It is very disappointing to see Jason Kenney resort to completely false statements about the Green Line project in a recent Facebook post in order to score political points.
The Green Line is the largest public transit investment in Calgary’s history. Debate should be welcomed about such an important project, provided that debate is grounded in fact. We expect better.
“Under the NDP, construction of Calgary’s Green Line has shrunk significantly after being stalled for 2 years.”
This is just simply not true. All decisions related to the Green Line routing, staging and construction have been made by Calgary City Council. Those decisions were shaped by the opinions of Calgarians thanks to one of the most in-depth public engagement processes in our city’s history. The Alberta Government had zero involvement in shaping stage 1 of the Green Line and Calgarians just re-elected every member of City Council that did.
The Green Line has also not been stalled for 2 years. The City of Calgary has been running flat out trying to get shovels in the ground as soon as possible. Unfortunately planning a billion dollar infrastructure project takes time. The earliest Calgarians will see shovels in the ground for Green Line will be 2020. This timeline has not changed since the Green Line public consultations began. To suggest the Alberta Government has somehow stalled the Green Line is once again simply not true.
“The NDP also claim that cancellation of the carbon tax will jeopardize the project’s funding. This is insulting to the intelligence of Albertans. Infrastructure spending occurred before the carbon tax, and it will continue after the carbon tax.”
This is a fair point of debate, however it comes with a catch. One of the main reasons that the City of Calgary can now begin construction on stage 1 of the Green Line is thanks to an 8 year, $1.53 billion investment by the Alberta Government. The Alberta Government was quite clear on the fact that without the additional revenue being raised by the carbon tax, they would simply not be in a position to commit this level of funding as it would push the budget even further into debt.
The UCP, under Jason Kenney’s leadership, has promised to scrap the carbon tax and move to quickly balance the budget. It’s promising to see Jason Kenney say that infrastructure spending will continue if the carbon tax is scrapped. However unless Jason Kenney is willing to make a firm commitment to Calgarians that UCP government efforts to bring the budget back into balance will have zero impact to the 8 year, $1.53 billion Provincial funding commitment, it is fair to say that the project’s funding may be in jeopardy.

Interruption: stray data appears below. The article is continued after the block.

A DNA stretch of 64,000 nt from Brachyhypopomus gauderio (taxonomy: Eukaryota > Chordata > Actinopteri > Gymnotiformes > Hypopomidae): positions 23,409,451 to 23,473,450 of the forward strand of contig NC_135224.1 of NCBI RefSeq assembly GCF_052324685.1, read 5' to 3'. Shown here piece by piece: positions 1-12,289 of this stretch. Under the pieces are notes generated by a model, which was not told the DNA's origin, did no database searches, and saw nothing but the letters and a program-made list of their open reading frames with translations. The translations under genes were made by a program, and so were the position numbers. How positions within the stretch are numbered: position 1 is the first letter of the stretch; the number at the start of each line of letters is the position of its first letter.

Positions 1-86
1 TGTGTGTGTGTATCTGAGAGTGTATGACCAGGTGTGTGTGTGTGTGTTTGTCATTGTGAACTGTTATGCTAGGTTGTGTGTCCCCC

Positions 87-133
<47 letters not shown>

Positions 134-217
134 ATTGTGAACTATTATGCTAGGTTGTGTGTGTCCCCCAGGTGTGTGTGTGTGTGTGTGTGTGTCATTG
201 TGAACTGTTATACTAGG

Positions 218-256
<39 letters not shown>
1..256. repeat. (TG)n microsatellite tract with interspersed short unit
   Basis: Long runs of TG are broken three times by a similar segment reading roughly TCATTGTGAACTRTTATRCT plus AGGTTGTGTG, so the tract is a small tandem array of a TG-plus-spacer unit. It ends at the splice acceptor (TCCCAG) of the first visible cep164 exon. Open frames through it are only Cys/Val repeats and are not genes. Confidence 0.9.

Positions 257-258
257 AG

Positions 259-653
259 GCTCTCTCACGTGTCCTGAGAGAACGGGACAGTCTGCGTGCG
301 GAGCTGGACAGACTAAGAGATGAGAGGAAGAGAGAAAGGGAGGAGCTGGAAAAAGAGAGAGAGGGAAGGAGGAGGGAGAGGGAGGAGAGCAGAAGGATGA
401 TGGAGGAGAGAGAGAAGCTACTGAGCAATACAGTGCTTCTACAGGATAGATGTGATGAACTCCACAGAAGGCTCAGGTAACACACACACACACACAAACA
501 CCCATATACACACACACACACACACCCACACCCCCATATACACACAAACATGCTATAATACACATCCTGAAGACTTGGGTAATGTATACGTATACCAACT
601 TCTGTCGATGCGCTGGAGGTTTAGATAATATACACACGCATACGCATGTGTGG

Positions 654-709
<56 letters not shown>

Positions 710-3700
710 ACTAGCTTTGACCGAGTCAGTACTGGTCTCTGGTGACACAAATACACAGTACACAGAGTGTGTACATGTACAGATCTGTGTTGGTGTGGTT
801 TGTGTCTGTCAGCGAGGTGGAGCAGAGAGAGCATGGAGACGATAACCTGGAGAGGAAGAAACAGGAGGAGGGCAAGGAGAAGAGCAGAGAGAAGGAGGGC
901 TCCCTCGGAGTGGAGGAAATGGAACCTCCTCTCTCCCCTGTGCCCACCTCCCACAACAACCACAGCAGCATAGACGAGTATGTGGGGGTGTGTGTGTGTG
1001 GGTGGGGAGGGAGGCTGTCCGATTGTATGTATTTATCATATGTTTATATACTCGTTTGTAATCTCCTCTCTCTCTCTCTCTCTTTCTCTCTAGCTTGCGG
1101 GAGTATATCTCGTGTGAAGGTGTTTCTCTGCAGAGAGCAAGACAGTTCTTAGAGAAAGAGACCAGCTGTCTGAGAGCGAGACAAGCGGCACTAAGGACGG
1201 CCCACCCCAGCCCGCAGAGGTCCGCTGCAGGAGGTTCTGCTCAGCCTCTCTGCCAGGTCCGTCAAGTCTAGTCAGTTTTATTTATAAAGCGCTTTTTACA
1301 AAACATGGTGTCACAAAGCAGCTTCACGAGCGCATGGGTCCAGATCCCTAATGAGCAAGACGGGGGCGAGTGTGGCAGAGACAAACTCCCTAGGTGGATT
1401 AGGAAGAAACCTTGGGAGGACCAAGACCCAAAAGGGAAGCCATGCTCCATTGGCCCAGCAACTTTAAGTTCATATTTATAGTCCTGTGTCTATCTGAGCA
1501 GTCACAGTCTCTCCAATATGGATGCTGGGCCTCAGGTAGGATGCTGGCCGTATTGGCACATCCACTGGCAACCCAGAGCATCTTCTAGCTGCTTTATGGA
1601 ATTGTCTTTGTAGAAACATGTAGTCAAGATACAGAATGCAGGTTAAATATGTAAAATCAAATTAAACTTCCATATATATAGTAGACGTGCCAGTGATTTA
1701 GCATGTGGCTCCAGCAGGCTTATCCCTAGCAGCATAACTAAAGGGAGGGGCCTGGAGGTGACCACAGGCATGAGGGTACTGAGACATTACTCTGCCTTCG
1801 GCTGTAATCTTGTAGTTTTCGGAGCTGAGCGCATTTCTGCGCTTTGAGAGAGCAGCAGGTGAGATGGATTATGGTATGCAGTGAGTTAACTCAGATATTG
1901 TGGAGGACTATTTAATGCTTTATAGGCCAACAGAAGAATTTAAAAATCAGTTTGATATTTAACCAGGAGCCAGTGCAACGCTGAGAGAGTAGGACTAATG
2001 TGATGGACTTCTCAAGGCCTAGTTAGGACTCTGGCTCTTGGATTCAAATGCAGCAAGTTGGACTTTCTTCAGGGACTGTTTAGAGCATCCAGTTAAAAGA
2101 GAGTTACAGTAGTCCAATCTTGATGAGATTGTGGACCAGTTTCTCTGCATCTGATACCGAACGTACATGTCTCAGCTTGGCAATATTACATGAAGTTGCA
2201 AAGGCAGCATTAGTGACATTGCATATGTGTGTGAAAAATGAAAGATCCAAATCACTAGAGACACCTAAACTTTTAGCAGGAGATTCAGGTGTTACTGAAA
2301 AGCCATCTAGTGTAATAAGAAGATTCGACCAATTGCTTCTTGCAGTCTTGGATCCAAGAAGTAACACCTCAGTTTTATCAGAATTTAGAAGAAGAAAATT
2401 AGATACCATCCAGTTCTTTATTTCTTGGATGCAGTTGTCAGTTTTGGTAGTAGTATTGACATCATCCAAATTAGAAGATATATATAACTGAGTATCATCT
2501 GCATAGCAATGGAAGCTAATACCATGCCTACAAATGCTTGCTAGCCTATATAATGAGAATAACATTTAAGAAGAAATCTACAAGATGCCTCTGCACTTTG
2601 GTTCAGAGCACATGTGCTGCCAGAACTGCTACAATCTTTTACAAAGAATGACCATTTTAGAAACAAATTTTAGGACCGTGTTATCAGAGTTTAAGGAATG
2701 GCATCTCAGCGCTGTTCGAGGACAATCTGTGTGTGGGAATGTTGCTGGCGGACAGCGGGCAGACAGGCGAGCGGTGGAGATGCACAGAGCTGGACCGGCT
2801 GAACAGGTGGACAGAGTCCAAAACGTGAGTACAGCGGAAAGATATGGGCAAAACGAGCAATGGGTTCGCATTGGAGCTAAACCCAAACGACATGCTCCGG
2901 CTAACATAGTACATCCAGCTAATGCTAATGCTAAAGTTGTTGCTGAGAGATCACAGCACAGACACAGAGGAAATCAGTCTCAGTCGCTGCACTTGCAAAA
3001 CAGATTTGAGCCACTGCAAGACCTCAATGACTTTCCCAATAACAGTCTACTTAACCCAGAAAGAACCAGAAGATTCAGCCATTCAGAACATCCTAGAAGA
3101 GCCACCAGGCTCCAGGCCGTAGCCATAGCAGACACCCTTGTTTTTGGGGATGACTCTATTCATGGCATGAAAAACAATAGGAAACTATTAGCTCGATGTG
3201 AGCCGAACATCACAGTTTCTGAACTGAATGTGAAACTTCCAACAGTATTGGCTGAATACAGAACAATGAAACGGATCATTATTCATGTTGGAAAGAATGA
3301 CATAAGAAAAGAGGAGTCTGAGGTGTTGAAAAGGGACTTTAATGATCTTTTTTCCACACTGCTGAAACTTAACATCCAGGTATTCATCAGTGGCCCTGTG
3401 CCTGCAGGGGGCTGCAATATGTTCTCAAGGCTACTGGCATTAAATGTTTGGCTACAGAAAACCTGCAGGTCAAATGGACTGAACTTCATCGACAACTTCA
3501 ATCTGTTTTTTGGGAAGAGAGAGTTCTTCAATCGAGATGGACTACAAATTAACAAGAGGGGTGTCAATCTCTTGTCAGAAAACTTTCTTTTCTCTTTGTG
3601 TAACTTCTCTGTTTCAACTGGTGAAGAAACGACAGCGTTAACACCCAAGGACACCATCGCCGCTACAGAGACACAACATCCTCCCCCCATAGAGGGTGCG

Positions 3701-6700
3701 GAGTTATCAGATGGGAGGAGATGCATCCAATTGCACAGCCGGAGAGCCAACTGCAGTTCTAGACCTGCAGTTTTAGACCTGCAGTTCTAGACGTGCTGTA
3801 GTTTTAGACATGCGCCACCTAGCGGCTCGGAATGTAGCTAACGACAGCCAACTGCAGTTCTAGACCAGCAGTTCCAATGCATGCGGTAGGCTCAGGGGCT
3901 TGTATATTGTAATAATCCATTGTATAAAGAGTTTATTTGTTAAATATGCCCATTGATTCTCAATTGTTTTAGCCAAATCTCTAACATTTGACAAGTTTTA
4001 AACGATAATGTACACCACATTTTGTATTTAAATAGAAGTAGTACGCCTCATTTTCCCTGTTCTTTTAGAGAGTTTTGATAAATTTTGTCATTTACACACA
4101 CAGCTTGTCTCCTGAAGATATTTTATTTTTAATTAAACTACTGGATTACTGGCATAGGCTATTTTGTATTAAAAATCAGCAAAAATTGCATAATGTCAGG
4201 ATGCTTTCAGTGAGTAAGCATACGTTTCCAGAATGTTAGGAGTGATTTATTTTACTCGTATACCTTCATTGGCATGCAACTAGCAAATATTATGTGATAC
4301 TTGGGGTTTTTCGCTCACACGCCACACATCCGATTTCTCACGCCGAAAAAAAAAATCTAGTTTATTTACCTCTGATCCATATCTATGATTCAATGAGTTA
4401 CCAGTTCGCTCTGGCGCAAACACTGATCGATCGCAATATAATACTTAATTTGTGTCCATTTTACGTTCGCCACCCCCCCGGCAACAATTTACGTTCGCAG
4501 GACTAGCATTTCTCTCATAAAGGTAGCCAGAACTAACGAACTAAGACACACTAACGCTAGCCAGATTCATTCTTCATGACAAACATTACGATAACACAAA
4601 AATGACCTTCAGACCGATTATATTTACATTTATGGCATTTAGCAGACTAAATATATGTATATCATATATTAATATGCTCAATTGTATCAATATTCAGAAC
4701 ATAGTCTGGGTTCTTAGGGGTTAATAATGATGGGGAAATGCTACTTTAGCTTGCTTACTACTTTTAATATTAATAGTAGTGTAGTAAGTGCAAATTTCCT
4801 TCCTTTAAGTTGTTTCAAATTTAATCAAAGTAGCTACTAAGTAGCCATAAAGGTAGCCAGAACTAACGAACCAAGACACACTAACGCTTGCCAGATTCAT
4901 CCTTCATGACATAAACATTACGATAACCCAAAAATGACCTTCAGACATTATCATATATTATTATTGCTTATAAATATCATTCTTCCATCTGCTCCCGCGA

To be clear, this is not meant to be a post against Jason Kenney or the UCP. We should point out that the Green Line would still just be a planning exercise had it not been for the Harper Government’s pledge of $1.53 billion in funding towards the project. As a Conservative MP Jason Kenney played a critical role in delivering this funding. The LRT on the Green Foundation applauded that investment then and we will continue to underline just how important Jason Kenney’s involvement in that decision was now.
What this post is about is the fact that just like in the recent municipal election, we believe that the Green Line is too important a project for Calgary to be used for political rhetoric. Calgarians have shown overwhelming support for the project and want to see it built. Has the cost risen to build the Green Line from end to end? Yes. But political rhetoric will not change what the cost of the project is or how desperately it’s needed by Calgarians.
We hope that Jason Kenney reflects back on that 2015 decision and commits to honouring the 8 year, $1.53 billion Alberta Government pledge if the UCP forms power. We would be more than happy to sit down with Jason Kenney or anyone from across the political spectrum to discuss why Green Line is important enough to warrant that level of funding.
Politicians at both the federal and provincial levels can either decide to stand by the existing funding commitments for Green Line stage 1 and work towards securing further funding to build Green Line end to end or to work against the project by arguing the cost is too high. In the end, we leave the choice to them with a reminder of how Calgarians viewed that choice in the recent municipal election.
President, LRT on the Green